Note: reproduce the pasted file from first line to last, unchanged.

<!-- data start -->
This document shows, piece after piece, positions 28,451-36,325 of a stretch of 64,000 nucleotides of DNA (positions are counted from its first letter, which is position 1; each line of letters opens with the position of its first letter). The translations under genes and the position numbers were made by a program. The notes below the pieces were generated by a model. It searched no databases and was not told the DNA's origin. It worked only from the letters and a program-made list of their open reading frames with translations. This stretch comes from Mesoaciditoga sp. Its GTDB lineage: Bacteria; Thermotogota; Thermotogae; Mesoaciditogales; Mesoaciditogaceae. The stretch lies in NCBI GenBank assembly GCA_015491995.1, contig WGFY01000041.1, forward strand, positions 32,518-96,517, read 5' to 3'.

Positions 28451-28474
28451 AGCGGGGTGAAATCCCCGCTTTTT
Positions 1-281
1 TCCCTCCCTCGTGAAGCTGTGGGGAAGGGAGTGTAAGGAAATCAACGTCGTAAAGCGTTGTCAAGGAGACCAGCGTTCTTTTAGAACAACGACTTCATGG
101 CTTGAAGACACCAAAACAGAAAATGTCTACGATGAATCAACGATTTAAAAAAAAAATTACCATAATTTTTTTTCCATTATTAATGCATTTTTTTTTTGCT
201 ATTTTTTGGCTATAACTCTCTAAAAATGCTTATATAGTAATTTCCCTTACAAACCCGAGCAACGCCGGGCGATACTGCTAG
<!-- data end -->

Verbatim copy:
This document shows, piece after piece, positions 28,451-36,325 of a stretch of 64,000 nucleotides of DNA (positions are counted from its first letter, which is position 1; each line of letters opens with the position of its first letter). The translations under genes and the position numbers were made by a program. The notes below the pieces were generated by a model. It searched no databases and was not told the DNA's origin. It worked only from the letters and a program-made list of their open reading frames with translations. This stretch comes from Mesoaciditoga sp. Its GTDB lineage: Bacteria; Thermotogota; Thermotogae; Mesoaciditogales; Mesoaciditogaceae. The stretch lies in NCBI GenBank assembly GCA_015491995.1, contig WGFY01000041.1, forward strand, positions 32,518-96,517, read 5' to 3'.

Positions 28451-28474
28451 AGCGGGGTGAAATCCCCGCTTTTT
Positions 1-281
1 TCCCTCCCTCGTGAAGCTGTGGGGAAGGGAGTGTAAGGAAATCAACGTCGTAAAGCGTTGTCAAGGAGACCAGCGTTCTTTTAGAACAACGACTTCATGG
101 CTTGAAGACACCAAAACAGAAAATGTCTACGATGAATCAACGATTTAAAAAAAAAATTACCATAATTTTTTTTCCATTATTAATGCATTTTTTTTTTGCT
201 ATTTTTTGGCTATAACTCTCTAAAAATGCTTATATAGTAATTTCCCTTACAAACCCGAGCAACGCCGGGCGATACTGCTAG